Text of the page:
Cast your mind back 15 years to 2006. Mike Rann is South Australia’s Premier; Rob Kerin and then Iain Evans lead the Opposition. Miners Brant Webb and Todd Russell are miraculously rescued from a collapsed mine in Beaconsfield, Tasmania. For nine weeks on top of the music charts, Sandi Thom wishes she was a punk rocker with flowers in her hair. It’s the year we lose Peter Brock, Steve Irwin and Belinda Emmett.
Delta Blues wins the Melbourne Cup. In an AFL grand final rematch of the year before, the West Coast Eagles beat the Sydney Swans by just one point.
Meanwhile, in Myponga, on South Australia’s stunning Fleurieu Peninsula, a group of farmers make history bringing their own brand of milk to market.
Fleurieu Milk Company was founded by three local farming families: Geoff and Louise Hutchinson, Barry (Bazz) and Merridie Clarke, and Chris and Karen Royans. Each family had witnessed the decline in the dairy industry, as many of their neighbours being forced to wind up operations because of the decline in farmgate milk prices. They wanted to give themselves and their families a shot at a successful future in dairying and also offer something different – milk like it used to taste.
So the story goes, the idea of starting out on their own was first mentioned when the Hutchinsons were hosting the Clarkes at their Wallaroo holiday house.
“I can still visualise us sitting on the balcony,” Merridie remembers.
“Bazz casually says: ‘Someone should just go out on their own and bottle their own milk – they’d be in their own control and not have to be dictated to by the big milk companies’,” she says.
“It was pretty much said as a bit of a joke, and Bazz never gave it another thought.
“Two days after our getaway, Geoffrey rings Bazz and boldly says, ‘I’ve been thinking – let’s do it!
“Bazz says, ‘Do what?’”
“Geoffrey says, ‘I want to approach Chris Royans and then I think we should go ahead with your idea’.”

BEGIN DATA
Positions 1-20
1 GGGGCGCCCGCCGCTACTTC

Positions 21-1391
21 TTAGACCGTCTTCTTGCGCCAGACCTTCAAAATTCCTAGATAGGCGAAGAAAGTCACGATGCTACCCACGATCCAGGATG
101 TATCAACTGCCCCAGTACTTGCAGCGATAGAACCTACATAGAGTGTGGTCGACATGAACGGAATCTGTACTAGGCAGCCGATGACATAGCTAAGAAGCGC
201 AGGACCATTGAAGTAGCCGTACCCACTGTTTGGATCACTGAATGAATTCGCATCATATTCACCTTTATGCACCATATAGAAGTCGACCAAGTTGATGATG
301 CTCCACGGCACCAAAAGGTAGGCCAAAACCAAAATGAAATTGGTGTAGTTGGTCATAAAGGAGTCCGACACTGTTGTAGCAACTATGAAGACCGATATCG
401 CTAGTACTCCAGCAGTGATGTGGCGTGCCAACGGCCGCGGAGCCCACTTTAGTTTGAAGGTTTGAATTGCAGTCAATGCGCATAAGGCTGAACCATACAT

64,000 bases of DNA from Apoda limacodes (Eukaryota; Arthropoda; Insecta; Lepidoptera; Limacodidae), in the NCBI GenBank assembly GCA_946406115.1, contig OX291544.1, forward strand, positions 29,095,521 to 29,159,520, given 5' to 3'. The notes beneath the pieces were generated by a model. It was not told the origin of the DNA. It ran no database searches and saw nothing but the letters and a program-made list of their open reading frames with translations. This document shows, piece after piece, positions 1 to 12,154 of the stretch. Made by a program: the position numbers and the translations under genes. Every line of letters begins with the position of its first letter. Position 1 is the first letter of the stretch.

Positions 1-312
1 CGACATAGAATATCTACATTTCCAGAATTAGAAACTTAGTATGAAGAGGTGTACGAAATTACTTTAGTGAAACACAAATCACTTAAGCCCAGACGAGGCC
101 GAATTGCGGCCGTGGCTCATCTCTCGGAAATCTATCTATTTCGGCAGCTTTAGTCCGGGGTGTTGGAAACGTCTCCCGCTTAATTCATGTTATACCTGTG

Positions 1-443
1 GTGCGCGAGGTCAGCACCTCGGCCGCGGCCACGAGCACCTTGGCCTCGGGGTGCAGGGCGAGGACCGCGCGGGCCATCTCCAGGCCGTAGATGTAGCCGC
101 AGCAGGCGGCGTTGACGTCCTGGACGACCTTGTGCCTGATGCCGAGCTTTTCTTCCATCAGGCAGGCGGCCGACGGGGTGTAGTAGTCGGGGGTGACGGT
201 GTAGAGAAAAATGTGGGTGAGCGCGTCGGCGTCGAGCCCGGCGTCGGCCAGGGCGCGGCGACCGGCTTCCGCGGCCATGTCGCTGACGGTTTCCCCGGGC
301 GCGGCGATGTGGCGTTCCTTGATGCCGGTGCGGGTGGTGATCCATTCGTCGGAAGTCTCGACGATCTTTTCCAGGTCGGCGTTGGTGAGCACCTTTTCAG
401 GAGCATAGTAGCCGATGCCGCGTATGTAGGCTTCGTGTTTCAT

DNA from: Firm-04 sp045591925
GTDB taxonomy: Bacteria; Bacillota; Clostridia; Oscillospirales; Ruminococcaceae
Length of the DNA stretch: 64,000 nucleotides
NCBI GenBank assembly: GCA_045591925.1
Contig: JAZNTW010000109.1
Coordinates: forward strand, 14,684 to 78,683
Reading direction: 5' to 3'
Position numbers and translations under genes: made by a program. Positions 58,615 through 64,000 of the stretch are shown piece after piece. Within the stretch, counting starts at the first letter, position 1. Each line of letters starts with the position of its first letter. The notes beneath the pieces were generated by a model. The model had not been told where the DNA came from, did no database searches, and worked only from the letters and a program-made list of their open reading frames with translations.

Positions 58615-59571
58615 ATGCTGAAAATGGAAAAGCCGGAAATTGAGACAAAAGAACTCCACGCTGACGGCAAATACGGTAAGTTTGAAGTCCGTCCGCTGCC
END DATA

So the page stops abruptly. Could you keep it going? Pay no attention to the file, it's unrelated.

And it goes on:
“Neither Bazz nor Geoffrey are ‘business managing’-type people, and for that reason I was quite terrified,” Merridie explains. But the longtime friends agreed it was now or never.
“We owed too much money and weren’t getting paid enough to pay the bank,” Bazz says.
“The argument from me and Geoff was we might as well go arse-up quickly than do it slowly – let’s have a crack.”
It took 18 months for the company to become accredited. Following this, the Hutchinsons and Clarkes took a hands-on role in every aspect of production to get the milk out the door. There were many long hours and overnighters spent running the plant, and capping and labelling bottles by hand.
“It was a very labour intensive process for what was then very little milk,” Merridie explains.
The owners didn’t pay themselves in the first year, but were able to bring on the first paid employee after 12 months. When the team grew to four or five, the factory workload finally started to ease a little and Geoffrey and Bazz could concentrate more on their farms.
“In those early days I never imagined the enormity of what it is today,” says Merridie.
“Back at the start, I was hoping that our then-marketing person might be able to get 30 shops on board, and I also visualised myself sitting at a trestle table at our Myponga Markets with an esky saying, ‘oh please buy our milk!’”
Now, there are now more than 1300 outlets selling or using Fleurieu Milk.
As the team grew, so did the owners’ sense of responsibility for their staff.
“We had to start thinking a bit more about it,” explains Bazz.
“[Up until then] if we made a bad decision it only affected us; if it fell over it fell over, we’d had a shot, and so be it.
“But employing people, you have families depending on you.”
This came to the fore last year, when COVID-19 hit and the cafe and hospitality industry was shuttered almost overnight. At the time, the business was selling about 50 per cent to supermarkets and 50 per cent to the cafe/restaurant market.
“It was fairly doom and gloom,” says Bazz. “We had around 300 phone calls come in from pubs, restaurants and suppliers saying they’re not sure where they stood.
“We were worried about having to make people redundant.”
To make sure this didn’t happen, Fleurieu Milk implemented some agile thinking and a quick change in strategy, deciding to start selling into Woolworths supermarkets.